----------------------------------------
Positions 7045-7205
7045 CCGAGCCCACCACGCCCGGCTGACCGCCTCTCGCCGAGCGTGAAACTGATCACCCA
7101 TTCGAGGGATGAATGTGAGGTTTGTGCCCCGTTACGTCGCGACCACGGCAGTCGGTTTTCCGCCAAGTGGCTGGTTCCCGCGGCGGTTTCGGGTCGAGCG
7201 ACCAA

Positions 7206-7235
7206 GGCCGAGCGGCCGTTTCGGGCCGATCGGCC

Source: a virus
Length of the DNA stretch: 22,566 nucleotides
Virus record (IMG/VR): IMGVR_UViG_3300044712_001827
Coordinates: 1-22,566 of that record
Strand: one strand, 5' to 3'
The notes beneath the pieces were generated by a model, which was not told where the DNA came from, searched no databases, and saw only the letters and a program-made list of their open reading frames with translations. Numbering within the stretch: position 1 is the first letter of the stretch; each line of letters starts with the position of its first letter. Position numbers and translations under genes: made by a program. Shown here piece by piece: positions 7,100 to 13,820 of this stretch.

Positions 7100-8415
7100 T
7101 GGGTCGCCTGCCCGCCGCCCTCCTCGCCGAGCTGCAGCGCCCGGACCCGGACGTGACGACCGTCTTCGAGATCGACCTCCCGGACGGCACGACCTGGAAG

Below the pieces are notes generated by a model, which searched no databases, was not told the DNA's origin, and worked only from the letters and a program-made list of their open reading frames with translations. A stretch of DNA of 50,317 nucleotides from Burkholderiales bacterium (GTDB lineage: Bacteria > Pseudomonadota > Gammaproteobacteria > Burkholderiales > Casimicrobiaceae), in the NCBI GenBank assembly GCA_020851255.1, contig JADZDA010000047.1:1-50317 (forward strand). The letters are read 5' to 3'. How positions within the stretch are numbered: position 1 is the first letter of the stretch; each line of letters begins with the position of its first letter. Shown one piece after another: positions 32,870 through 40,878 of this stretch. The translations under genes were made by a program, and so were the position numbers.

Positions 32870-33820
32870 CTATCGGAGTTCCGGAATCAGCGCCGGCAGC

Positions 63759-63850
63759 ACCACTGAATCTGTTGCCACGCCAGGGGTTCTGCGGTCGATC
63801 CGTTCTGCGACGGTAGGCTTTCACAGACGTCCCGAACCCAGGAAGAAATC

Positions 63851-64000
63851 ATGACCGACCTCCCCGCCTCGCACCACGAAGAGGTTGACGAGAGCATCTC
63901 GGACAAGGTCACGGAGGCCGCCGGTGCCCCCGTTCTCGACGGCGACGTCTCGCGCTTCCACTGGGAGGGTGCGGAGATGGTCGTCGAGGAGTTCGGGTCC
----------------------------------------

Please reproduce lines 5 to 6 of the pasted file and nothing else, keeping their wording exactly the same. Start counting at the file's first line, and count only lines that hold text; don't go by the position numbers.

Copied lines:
Positions 7206-7235
7206 GGCCGAGCGGCCGTTTCGGGCCGATCGGCC